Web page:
In regards to the final item on Mitch’s list, yesterday’s Journal-Gazette reported that local bar owners are upset that the State Excise Police are suddenly enforcing a ban on illegal electronic gambling machines. Regardless of whether or not you agree with the ban, you can see the logic: enforce the law, or change the law. I think there’s a strong argument to be made that ignoring laws based on the views of a particular administration or enforcement official is a dangerous precendent to establish. So how is gay marriage any different? Regardless of whether or not you agree with gay marriage, laws exist which currently ban it. So why don’t we just enforce those, and deal with the constitutional question if and when it arises?

Proponents of the amendment will tell you that protecting against “activist judges” who may strike down the existing law as unconstitutional is imperative. However, I question whether such protection is really necessary. A challenge was raised to the law late last year, and plantiffs lost. They chose not to appeal to the Indiana Supreme Court. This raises the question in my mind: if a segment of the population is too afraid to challenge laws in the highest court of the land, for fear of dangerous precedent or inciting public opinion, isn’t there something wrong? And isn’t there something equally wrong with further enforcing their status as second class citizens?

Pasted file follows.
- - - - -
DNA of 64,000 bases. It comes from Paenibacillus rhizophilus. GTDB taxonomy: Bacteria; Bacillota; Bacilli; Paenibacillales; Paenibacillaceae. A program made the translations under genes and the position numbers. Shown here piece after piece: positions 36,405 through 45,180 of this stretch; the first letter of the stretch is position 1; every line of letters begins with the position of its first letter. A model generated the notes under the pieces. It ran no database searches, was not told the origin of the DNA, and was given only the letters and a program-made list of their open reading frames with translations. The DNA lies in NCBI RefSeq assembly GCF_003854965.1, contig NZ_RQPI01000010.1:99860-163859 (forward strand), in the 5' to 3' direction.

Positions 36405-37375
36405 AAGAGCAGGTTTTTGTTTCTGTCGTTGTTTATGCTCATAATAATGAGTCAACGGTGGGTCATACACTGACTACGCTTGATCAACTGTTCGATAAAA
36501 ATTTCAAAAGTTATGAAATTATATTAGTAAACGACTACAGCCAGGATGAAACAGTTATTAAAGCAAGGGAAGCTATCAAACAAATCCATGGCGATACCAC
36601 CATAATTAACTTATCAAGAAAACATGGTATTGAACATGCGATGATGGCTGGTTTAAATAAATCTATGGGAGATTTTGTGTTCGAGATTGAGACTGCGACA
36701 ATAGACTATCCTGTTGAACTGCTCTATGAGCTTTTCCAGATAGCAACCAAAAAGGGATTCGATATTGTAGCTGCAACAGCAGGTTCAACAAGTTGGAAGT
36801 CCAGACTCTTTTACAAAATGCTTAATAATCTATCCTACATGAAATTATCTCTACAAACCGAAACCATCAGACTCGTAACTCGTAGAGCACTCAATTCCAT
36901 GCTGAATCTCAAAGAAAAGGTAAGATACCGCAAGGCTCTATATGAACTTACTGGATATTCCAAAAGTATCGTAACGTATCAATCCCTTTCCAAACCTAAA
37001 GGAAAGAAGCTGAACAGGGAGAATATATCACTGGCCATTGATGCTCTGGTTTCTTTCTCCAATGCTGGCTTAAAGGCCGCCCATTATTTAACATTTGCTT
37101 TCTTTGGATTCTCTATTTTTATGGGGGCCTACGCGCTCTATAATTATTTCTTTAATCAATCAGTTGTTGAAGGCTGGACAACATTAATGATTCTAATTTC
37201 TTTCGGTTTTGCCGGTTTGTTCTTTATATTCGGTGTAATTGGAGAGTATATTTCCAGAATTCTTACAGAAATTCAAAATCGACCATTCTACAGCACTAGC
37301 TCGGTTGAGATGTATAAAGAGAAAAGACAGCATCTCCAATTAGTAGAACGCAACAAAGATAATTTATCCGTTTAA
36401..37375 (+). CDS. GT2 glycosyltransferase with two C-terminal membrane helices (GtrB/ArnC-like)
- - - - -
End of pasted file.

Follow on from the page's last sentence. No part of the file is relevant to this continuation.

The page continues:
In reality, I think the argument regarding “activist judges” is something of a red herring. Wasn’t the judiciary established as separate from the legislature and executive to make sure neither over stepped their bounds? And doesn’t part of that check involving interpretting what lawmakers intended when they passed certain types of legislation, and additionally interpretting whether or not said laws are in conflict? How, by definition, can we have non-activist judges? It seems to me that the best judges are those who are passionate about the law, and passionate about the rights of everyone, including us sodomites. You’re free to disagree with me, of course, but it seems to me that the conservative movement is all for judicial activism when it suits them.